Missouri Schools Face Changing Employment Laws This Year

By | K-12 Legal Insights | July 6, 2017
Legislation passed by the Missouri General Assembly this term will have a significant impact on Missouri schools. First, the General Assembly quickly passed a right-to-work bill that Governor Greitens signed into law less than a month after his inauguration. Second, on June 30, 2017, Governor Greitens signed a bill into law changing the requirements for state employment discrimination claims and providing a statutory basis for whistleblower suits. View Full Post
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Update: Supreme Court Issues Decision in Favor of Trinity Lutheran Church

By | K-12 Legal Insights | June 26, 2017
playground117320779This morning, the Supreme Court of the United States issued an opinion in favor of Trinity Lutheran Church in Trinity Lutheran Church of Columbia, Inc. v. Comer. The Court considered whether excluding churches from an otherwise neutral and secular aid program administered by a state agency violates the Free Exercise and Equal Protection Clauses of the U.S. View Full Post
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Court Holds Title IX Liability Requires Someone Other Than Wrongdoer to Know of Misconduct

By | K-12 Legal Insights | June 20, 2017
In Salazar v. South Antonio Independent School District, the U.S. Court of Appeals for the Fifth Circuit held that an educational institution can be liable under Title IX for sexual misconduct committed by its employees only when an employee with power to correct the misconduct—other than the wrongdoer himself—is aware of the misconduct and is deliberately indifferent to it. View Full Post
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Change is Upon Us: Trump Administration’s OCR Issues Memorandum Regarding Changes to Investigation Practices

Complaints Key Shows Complaining Or Moaning OnlineOn June 8, 2017, Acting Assistant Secretary for Civil Rights, Candice Jackson, sent a memorandum to the U.S. Department of Education’s Office for Civil Rights regional directors, outlining immediate changes to the investigative practices to be used when investigating alleged violations of civil rights by public school districts in the United States.  View Full Post
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7th Circuit Orders School District to Allow Transgender Student Access to Restroom That Corresponds with Student’s Gender Identity, Not Biological Sex.

Ladies room and mens roomThe extension of civil rights protections to transgender and gender non-conforming individuals is rapidly evolving.  These issues are playing out in schools across the country, and a recent Seventh Circuit decision seems to suggest that transgender students will be afforded Title IX and Fourteenth Amendment protections. View Full Post
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Supreme Court Finds Stripes and Zigzags Eligible for Copyright Protection

By | K-12 Legal Insights | March 30, 2017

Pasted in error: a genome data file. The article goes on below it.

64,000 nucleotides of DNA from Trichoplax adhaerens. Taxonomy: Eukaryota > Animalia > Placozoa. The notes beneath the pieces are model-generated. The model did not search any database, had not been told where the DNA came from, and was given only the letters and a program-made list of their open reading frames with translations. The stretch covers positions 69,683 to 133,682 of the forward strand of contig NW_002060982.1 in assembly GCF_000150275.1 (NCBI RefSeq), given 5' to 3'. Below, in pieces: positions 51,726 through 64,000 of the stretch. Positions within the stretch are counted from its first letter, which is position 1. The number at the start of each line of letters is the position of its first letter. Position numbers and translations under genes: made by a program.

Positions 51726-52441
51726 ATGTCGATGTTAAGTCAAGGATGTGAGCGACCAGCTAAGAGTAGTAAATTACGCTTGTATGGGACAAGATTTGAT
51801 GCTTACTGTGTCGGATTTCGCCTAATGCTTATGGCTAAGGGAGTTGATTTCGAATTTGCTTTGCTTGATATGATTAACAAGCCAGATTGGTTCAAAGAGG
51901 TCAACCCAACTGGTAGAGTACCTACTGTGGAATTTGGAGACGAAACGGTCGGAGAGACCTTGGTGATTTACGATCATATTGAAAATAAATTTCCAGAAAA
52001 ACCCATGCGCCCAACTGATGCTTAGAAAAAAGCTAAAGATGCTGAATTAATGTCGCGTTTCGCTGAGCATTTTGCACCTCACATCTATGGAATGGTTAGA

Schools may have fewer choices in purchasing cheerleading uniforms in the future.  Varsity Brands, Inc. (“Varsity”) and Star Athletica, LLC (“Star”) have been battling over the design of cheerleading uniforms and whether the designs of the uniforms are protectable under the Copyright Act.   View Full Post
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Supreme Court Adopts New Standard for IEPs

By | K-12 Legal Insights | March 23, 2017
In today’s unanimous decision in Endrew F. v. Douglas County School District RE-1, the Supreme Court articulated the standard by which federal courts should evaluate challenges to individualized education programs (“IEPs”) for students with disabilities.  To pass muster under the Individuals with Disabilities Education Act (“IDEA”), an IEP, according to the Court, must be “reasonably calculated to enable a child to make progress appropriate in light of the child’s circumstances.”  Op. View Full Post
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Playing the Waiting Game: Trump Administration Has Yet to Nominate an Assistant Secretary for Civil Rights

It has been over one month since Secretary of Education Betsy DeVos was confirmed by the Senate. Secretary DeVos and the Trump Administration have already had a lot of impact on schools during the past month in office, including withdrawing Obama-Era Transgender Guidance and providing guidance on consolidated state plans related to the Every Student Succeeds Act. View Full Post
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ESSA Accountability Regulations: Where Do We Stand?

Secretary of Education Betsy DeVos recently provided some clarifications on the implementation of the Every Student Succeeds Act (ESSA) and released an updated template for the consolidated state plans. The hope, Secretary DeVos said, is that the updated template “ensures greater flexibility for state and local education leaders to do what they know is best for children, while also maintaining important protections for economically disadvantaged students, students with disabilities, and English learners.” Also, recently the Senate voted 50-49 to block the accountability rules for ESSA prepared by the Obama Administration. View Full Post
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